Survey: Arizona grocery workers fret about unmasked shoppers
PHOENIX – Many grocery store workers in Arizona say they're still anxious about customers who won’t wear masks, with 1 in 5 employees affiliated with a major grocery union saying they're worried they could be physically assaulted by a shopper as the coronavirus pandemic grinds into its second year.
Preliminary results of a University of Arizona online survey showed that members of a union representing about half the state's grocery workers said they believed customers were becoming a bit better about wearing masks, but complaining more about it.
Nearly 4,000 members of the United Food and Commercial Workers Local 99 union in July responded to the university's email invitations to participate. They were contacted again this month for updated responses.
In February, about 19% of the workers said they feared being physically assaulted by a customer, down slightly from 22% last July. About 45% of respondents this month said they feared being verbally attacked by a customer, down from 54% last summer.
“How long can workers continue in these conditions and how is that affecting health and well-being?” said Brian Mayer, an associate sociology professor at the University of Arizona. He's head researcher on the study that was carried out with the local union.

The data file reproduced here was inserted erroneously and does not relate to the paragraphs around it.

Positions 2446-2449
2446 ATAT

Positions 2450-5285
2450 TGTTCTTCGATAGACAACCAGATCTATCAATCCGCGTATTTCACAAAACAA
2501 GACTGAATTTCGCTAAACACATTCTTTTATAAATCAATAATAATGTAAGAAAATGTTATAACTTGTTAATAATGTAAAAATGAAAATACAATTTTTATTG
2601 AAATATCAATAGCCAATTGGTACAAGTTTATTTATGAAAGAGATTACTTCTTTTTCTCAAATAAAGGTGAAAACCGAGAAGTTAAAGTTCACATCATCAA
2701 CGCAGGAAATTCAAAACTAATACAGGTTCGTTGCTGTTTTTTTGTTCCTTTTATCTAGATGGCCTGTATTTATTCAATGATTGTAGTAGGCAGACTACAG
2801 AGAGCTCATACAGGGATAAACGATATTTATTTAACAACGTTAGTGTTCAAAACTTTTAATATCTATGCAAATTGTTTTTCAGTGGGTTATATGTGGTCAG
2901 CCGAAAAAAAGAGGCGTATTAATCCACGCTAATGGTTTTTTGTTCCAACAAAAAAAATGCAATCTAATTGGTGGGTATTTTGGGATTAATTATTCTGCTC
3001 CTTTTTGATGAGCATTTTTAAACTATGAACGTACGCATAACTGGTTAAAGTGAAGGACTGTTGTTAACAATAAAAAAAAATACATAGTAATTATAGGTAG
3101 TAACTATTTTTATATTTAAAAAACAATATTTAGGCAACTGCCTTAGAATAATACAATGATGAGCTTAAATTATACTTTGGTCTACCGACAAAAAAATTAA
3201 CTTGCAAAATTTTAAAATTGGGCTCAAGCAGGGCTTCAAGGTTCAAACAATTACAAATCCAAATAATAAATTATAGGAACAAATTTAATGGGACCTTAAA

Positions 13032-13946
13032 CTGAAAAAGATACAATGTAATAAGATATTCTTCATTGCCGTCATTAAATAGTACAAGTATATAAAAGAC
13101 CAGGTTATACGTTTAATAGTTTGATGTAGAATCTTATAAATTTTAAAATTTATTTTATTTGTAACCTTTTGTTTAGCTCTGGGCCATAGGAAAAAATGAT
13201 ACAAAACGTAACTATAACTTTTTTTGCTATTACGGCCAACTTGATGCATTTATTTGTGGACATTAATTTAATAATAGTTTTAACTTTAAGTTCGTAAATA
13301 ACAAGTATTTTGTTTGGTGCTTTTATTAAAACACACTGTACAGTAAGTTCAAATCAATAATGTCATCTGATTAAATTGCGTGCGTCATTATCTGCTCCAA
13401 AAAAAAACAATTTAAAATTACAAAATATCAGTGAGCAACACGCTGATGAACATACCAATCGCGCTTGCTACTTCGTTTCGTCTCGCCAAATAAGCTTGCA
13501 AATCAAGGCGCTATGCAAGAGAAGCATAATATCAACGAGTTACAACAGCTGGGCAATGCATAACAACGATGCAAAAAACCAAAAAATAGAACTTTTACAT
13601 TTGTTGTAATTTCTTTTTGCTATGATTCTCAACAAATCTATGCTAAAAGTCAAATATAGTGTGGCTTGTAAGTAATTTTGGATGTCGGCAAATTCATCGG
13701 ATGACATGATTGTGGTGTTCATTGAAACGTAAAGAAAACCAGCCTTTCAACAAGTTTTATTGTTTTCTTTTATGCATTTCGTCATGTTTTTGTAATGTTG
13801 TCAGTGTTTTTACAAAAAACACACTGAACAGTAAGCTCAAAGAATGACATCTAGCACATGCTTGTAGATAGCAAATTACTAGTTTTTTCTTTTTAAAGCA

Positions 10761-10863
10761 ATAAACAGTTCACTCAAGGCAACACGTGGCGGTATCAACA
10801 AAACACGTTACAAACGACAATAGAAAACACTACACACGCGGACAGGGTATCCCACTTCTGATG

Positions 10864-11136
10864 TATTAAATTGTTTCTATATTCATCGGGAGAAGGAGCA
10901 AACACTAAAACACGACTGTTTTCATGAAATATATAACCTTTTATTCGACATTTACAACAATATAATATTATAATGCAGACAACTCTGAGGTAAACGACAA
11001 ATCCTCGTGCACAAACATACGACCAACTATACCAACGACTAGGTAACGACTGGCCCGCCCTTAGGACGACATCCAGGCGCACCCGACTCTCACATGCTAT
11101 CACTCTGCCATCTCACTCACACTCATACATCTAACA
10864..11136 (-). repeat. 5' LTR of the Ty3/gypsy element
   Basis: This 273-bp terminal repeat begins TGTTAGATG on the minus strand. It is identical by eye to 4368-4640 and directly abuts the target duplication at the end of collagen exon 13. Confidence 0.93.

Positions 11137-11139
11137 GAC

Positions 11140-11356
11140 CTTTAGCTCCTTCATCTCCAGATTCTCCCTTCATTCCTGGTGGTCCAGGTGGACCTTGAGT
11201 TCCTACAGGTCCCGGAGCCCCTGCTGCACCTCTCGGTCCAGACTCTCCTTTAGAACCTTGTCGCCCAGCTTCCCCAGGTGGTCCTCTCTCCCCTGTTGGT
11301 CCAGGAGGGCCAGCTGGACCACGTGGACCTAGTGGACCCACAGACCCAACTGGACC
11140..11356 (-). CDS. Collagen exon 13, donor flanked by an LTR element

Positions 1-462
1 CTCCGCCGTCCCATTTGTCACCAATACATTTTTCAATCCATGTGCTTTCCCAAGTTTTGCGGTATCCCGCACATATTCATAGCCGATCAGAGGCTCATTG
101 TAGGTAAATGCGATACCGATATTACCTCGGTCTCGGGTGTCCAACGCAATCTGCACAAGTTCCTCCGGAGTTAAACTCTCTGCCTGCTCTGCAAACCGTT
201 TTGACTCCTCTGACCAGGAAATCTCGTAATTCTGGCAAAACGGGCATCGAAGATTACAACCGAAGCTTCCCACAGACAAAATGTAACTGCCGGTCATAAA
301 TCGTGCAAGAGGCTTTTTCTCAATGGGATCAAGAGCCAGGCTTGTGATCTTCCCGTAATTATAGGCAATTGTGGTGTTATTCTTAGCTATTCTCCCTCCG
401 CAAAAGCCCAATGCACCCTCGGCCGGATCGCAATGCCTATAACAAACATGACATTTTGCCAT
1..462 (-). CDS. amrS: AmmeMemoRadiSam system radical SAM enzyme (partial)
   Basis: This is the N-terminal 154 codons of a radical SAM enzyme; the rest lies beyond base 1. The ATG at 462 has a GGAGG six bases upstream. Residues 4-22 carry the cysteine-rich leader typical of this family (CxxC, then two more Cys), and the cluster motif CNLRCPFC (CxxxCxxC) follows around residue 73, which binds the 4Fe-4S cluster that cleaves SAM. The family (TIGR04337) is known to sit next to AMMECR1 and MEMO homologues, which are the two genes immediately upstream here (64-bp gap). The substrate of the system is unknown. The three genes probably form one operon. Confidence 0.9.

“So much has been asked of them,” Mayer said. “And unlike health care workers, these are essential workers who have no experience at all in dealing with communicable disease.”
A spokeswoman and several other representatives with the local union didn't respond to numerous emails seeking comment.
In July, researchers were gathering answers in the first round of the survey when an Arizona woman gained notoriety for recording a video of herself destroying a display of masks at a Scottsdale discount store.
Elsewhere in the U.S. West, police in Parker, Colorado, near Denver, said this month that they were seeking a woman who refused to wear a mask in a supermarket and slapped an employee.
In California's Orange County, Emily Theissen, a 24-year-old wine and spirits vendor, said delivering her goods to supermarkets can sometimes feel scary.
Theissen recalled a man who got angry when employees caught him trying to roll a cart full of laundry detergent and beer out of the store without paying. He had worn a mask but took it off to cough on the merchandise and the cart before leaving.
“It’s been really gross to see stuff like that, but it’s also nice to have the rest of the public come up and apologize to all the front-line workers,” Theissen said.
In the survey, grocery workers reported high levels of anxiety over financial problems and stress caused by the pandemic, with spouses or partners out of work and children needing care at home during remote learning. A third of respondents said they lacked reliable access to food, requiring them to make smaller meals, skip meals or seek help from food banks.
One out of five grocery workers also reported missing at least one rent or mortgage payment during the pandemic.
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